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Comment: A few tricks and war stories (Score 2, Interesting) 111

by Microship (#30358922) Attached to: Confessions of a Public Speaker

I found an easy solution to the resounding silence that sometimes happens, especially with uptight audiences, when you leave a nice big block of time for questions, close the monologue, then wait with rising anxiety for the hands to go up... umm... anyone? I now deliberately leave out a few fundamentals that everybody wants to know. By the time the floor is open for questions, hands shoot up for the FAQ, and snappy well-oiled answers get the room warmed up for the good stuff. Works even with the stuffiest crowd.

One piece of advice I'll add is to know as much as possible about the audience and the client's expectations. I once stumbled into an awkward situation with a keynote at a Fortune 500 international annual sales meeting (nice gig via my speakers bureau). Just as I was about to go on, the client walked over, introduced himself, and said, "oh, by the way, please avoid regionalisms and wordplay. OK, looks like you're on!" The audience was divided into blocs by country, with many wearing headphones getting live translations from workers in other rooms. Yikes. My usual engineering-humor patter, sprinkled with anecdotes, led to some awkward moments as different groups would laugh, frown, frantically take notes, or just stare blankly back at me. Took a while to adapt to that room!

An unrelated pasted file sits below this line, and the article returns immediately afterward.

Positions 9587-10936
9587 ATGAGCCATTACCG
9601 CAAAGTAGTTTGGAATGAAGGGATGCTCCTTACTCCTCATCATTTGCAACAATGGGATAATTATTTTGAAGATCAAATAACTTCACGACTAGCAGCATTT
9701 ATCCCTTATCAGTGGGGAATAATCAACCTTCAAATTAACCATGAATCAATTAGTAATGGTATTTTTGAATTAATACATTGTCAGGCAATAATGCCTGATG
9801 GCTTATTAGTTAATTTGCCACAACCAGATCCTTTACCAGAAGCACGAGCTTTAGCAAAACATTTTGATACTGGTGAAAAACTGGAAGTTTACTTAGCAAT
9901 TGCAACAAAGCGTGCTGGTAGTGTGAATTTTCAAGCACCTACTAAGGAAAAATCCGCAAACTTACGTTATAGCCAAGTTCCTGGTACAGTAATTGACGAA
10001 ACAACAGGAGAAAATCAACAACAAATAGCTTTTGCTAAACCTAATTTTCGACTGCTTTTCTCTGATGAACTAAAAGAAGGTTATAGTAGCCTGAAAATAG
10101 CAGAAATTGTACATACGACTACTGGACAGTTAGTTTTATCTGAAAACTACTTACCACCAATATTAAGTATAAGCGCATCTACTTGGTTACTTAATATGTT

Third, if at all possible, know more about the subject than anyone in the audience. Before my "claim to fame" that led to lots of gigs, I would occasionally accept conference-session invitations. More than once I would look out in the audience and see the people who created the technology I was talking about... which can be a bit intimidating. Not until I was actually speaking about my own thing did I fully relax. In situations where there is some overlap between the two extremes, I'm happy to engage domain experts in the audience.

Oh, and Berkun's advice to videotape yourself is golden - I did that early on and was horrified to see, when fast-forwarding, a cyclic physical behavior pattern that appeared with almost robotic regularity. Along with uncovering a couple of speech habits I didn't know I had, that tape was immensely helpful in debugging my presentation style.

Comment: A cautionary thermal tale (Score 4, Interesting) 204

by Microship (#27594445) Attached to: New Data Center Will Heat Homes In London

Ages ago (60s or early 70s), a large aluminum company built a new HQ building (in Richmond, IIRC). They ran the numbers on computer-cooling vs building-heating, and made the computers an integral part of the equation (downscaling the heating plant accordingly). You see where this is going...

As the move approached, the DP guys saw an opportunity, and canceled their PO to Armonk... opting instead for an Amdahl, I believe. Winter came, and people started wearing coats at their desks. My friend who worked there reported that they were hastily building a kluge auxiliary heating plant with insulated ducts running across a parking lot.

Of course, the Docklands project doesn't sound like it's making any assumptions about the amount of waste heat, just doing something useful with it. But I hadn't thought of that paleo-computing tale in decades and had to pass it along.

Never test for an error condition you don't know how to handle. -- Steinbach

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